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From arena to screen: making the NHL hockey broadcast

The Story


How do you translate the action at a 15,000-seat hockey arena to a 21-inch TV screen? Lighting is very important, for one thing: too little of it and viewers at home can scarcely follow the puck. As the 1960 NHL Stanley Cup playoffs get underway, the CBC-TV series Scan goes behind the scenes to find out what makes a hockey broadcast.    

Medium: Television
Program: Scan
Broadcast Date: March 24, 1960
Hosts: Frank Stalley, Mary Helen McPhillips
Guests: George Retzlaff, Bill Hewitt, Bill Hewitt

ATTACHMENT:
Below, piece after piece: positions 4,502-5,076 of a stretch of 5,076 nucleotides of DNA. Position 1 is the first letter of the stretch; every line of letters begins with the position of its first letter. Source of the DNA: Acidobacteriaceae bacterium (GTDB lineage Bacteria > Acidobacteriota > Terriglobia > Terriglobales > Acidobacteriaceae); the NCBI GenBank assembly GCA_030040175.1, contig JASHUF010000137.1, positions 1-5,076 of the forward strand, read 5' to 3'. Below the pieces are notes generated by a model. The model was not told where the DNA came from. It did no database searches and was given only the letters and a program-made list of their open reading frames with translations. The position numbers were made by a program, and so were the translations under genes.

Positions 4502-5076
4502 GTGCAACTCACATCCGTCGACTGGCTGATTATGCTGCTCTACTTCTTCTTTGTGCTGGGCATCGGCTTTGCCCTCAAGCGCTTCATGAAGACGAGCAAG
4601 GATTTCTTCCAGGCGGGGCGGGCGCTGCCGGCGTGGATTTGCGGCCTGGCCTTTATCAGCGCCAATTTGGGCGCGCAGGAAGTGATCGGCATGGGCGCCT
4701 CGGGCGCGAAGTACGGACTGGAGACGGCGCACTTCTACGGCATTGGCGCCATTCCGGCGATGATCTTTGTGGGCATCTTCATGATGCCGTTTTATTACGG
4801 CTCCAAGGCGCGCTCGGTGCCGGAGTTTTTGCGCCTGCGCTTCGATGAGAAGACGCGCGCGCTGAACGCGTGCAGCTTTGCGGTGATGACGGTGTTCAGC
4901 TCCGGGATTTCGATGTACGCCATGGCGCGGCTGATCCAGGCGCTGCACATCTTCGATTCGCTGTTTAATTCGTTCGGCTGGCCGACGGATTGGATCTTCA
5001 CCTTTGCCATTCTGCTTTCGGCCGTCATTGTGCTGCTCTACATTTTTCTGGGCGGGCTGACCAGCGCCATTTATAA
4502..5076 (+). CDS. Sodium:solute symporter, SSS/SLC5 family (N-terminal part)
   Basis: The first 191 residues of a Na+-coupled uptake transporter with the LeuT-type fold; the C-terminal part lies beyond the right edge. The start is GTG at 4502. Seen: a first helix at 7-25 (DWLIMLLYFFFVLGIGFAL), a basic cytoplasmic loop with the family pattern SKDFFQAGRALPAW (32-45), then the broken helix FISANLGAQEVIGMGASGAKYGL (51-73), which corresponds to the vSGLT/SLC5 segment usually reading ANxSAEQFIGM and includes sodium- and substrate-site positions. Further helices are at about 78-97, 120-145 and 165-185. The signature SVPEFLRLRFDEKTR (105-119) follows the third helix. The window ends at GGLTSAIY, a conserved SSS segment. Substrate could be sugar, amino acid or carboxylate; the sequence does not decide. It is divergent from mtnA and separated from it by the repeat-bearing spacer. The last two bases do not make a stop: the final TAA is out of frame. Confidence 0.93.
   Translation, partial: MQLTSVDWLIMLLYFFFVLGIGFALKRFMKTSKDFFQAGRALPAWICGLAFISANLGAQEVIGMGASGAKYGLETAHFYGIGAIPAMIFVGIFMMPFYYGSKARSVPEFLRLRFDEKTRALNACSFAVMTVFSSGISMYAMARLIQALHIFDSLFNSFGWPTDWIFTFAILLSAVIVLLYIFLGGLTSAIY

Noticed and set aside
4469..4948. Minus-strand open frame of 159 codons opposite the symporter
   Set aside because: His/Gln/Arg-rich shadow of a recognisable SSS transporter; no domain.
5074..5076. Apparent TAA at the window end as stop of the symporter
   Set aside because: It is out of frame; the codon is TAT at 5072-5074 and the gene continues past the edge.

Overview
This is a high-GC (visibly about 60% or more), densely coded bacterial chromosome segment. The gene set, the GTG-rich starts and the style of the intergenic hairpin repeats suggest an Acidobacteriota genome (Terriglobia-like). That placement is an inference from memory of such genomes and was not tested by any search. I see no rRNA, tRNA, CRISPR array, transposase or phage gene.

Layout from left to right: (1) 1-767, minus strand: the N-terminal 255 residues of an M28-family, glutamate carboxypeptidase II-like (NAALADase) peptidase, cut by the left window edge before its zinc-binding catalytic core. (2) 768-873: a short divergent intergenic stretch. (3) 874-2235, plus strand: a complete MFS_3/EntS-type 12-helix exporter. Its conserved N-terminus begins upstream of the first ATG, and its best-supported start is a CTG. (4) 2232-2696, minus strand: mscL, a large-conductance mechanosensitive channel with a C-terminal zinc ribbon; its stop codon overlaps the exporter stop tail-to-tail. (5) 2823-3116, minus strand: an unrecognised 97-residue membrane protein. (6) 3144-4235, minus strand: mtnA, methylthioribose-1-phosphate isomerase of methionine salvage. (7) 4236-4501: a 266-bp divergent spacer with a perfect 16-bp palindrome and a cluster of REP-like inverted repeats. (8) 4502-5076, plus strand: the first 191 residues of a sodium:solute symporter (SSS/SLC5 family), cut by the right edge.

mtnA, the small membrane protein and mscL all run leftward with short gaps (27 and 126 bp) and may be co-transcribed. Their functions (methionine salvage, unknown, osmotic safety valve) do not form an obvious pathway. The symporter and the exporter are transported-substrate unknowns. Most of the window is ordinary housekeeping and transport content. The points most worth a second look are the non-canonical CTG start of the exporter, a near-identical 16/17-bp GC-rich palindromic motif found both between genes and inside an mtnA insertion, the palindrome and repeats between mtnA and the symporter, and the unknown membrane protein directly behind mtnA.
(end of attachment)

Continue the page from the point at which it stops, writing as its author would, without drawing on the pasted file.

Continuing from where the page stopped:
Duration: 8:43

Did You know?


• George Retzlaff, the CBC hockey executive seen in this clip, was producer and director of CBC's hockey broadcasts for 20 years starting in 1953. He is credited with developing instant-replay technology in 1955.

• Early broadcasts of NHL hockey from Maple Leaf Gardens on Saturday nights joined the game in progress at 9:30 p.m., partway through the second period.

• Conn Smythe, owner of the Toronto Maple Leafs, sold the TV broadcast rights for the 1952-53 season for $100 per game. When the broadcasts were judged to be successful, he upped his price to $150,000 per season. 

• When TV broadcasting of NHL games began in Montreal in 1952, René Lecavalier was the French announcer but there was no English equivalent for Canadiens fans. Resourceful viewers turned down the sound on their TVs and tuned into CBC Radio for English commentary by Danny Gallivan. Montreal's English station started the following year.

    
 


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